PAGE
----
A French Auteur’s Brutally Real Take on Sex and Romance
French auteur Claire Denis talks to Nick Schager about her swoon-worthy new film ‘Let the Sun Shine In,’ a funny and deeply felt meditation on sex and dating.
Over the course of her acclaimed three-decade career, French auteur Claire Denis has flirted with a variety of genres, infusing her piercing dramas with touches of dance (Beau Travail), horror (Trouble Every Day), and suspense (The Intruder)—not to mention a dreamy lyricism (most notably, her masterpieces Friday Night and 35 Shots of Rum) that makes one think she might someday make the medium’s most hypnotic musical. Her latest, Let the Sun Shine In (Un beau soleil interieur), continues in that tradition, as its portrait of mid-life emotional discontent often comes close to resembling a romantic comedy, albeit one marked by the director’s trademark rhythmic pacing and sensual visuals. That impression is only solidified when a boorish character, upon being thrown out by his lover, describes the proceedings as akin to a “tacky bedroom farce.” Although if you ask Denis herself, her newest offering is anything but a frothy comedic confection.
“No, the origin was really a tragedy, you know,” the filmmaker says a few days following Let the Sun Shine In’s premiere at the New York Film Festival. Pointing out that her story, about the up-and-down dating travails of middle-aged Parisian Isabelle (Juliette Binoche), is rooted in a poignant sense of both loneliness and the dissatisfaction that comes from striving and failing to remedy that condition, Denis says she never conceived of the project as a lighthearted affair. “She [Isabelle] could not find real love. So it was not at all like a comedy,” she laughs. That said, “We knew—the writer Christine [Angot] and I—so much about that [subject], we were laughing about ourselves in a way.”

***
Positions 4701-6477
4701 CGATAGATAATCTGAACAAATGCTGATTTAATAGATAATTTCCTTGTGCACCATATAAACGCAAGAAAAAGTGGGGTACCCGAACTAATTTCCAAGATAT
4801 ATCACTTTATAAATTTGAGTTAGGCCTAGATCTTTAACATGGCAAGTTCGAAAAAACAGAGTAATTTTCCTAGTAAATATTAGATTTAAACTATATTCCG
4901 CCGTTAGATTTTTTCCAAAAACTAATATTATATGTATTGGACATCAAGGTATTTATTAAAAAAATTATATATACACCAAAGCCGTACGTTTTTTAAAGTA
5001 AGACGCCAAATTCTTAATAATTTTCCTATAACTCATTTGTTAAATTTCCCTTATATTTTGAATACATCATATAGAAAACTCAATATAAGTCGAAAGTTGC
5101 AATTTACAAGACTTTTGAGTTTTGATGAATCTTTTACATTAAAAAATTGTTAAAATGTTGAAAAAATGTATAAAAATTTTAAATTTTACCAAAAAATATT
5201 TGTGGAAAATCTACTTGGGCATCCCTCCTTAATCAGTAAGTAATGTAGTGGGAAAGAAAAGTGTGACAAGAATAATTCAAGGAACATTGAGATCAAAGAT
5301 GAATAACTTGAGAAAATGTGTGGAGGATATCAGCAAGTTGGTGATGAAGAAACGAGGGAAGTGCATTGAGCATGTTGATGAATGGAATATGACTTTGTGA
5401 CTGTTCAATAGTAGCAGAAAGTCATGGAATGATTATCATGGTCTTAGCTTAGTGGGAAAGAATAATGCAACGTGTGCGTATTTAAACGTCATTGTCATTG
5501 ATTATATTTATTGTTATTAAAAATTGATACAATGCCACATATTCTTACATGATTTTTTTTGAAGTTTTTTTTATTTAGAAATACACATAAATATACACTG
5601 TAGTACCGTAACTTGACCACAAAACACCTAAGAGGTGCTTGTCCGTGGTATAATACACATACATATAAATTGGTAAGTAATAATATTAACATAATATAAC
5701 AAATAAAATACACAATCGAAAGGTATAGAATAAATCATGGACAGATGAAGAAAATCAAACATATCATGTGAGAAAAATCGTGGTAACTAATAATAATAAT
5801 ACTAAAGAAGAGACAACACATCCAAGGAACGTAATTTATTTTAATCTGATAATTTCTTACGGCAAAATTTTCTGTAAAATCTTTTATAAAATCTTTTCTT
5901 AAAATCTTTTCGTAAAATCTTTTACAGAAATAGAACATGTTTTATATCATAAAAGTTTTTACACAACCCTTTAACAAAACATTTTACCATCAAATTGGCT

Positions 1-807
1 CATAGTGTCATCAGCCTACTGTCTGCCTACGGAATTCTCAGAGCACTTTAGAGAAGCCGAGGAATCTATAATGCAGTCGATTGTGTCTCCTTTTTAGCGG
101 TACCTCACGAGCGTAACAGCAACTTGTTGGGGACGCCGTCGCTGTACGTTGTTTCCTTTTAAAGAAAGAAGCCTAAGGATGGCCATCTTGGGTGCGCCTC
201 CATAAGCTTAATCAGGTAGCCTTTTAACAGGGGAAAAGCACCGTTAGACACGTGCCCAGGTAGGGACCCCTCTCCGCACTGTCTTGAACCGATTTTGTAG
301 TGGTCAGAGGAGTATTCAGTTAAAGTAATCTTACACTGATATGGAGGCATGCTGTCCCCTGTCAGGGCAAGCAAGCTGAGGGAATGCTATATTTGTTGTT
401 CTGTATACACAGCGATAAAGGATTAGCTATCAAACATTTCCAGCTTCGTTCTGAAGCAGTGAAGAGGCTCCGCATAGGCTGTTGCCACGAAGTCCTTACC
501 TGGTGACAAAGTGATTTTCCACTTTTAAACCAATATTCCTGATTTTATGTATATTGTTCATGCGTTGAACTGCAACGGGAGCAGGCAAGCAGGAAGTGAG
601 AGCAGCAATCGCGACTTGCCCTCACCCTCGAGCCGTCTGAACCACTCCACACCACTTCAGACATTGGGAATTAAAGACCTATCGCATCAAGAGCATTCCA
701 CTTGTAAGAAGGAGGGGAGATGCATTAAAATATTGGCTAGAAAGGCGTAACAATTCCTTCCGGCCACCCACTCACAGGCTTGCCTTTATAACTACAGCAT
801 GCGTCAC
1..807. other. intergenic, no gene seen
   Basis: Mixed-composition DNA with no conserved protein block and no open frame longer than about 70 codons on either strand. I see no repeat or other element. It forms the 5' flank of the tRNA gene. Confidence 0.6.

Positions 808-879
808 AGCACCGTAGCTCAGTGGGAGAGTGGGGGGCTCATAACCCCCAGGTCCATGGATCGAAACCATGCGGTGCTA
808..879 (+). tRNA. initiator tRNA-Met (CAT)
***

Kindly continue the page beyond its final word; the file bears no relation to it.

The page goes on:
No matter its wounded heart, Let the Sun Shine In is considerably more swoon-worthy than Denis’ past two offerings, 2009’s African civil war-set White Material and 2013’s thriller-esque Bastards. Nonetheless, it shares with her prior work—which regularly involves the convergence of Europe and Africa, born from Denis’ own childhood spent in colonial West Africa—an intense interest in plumbing the tumultuous ins and outs of human desire. Here, that issue manifests itself in the saga of Binoche’s Isabelle, a divorced mother and artist whose eagerness to find love and happiness is complicated by the fact that she’s not exactly sure what, precisely, she craves in a partner.
Let the Sun Shine In began as a modernized take on a classic, only to develop into its final form once Denis began writing it with Angot. “I was offered to do an adaptation of Roland Barthes’ “A Lover’s Discourse: Fragments,” she explains. “Then we decided—and I told the producer—‘Let’s do our own. We adapt nothing.’” The resultant film is at once cheerful and raw, aching and absurd, traversing a dating scene that feels like a minefield littered with amorous dangers and disappointments. From a coarse banker (Xavier Beauvois) whose bluntness is both repulsive and enticing, to a flighty married actor (Nicolas Duvauchelle) who can’t quite decide if he wants to spend the night with her (and then afterwards regrets his decision), to an ex-husband who conjures up memories of better days gone by, to a medium (Gerard Depardieu, who’s publicly slandered Binoche in the past) with amusing advice for his client, Isabelle’s choices are at once bountiful and slim, each of them appealing to some fundamental part of her, and yet far from capable of fulfilling her in a comprehensive manner.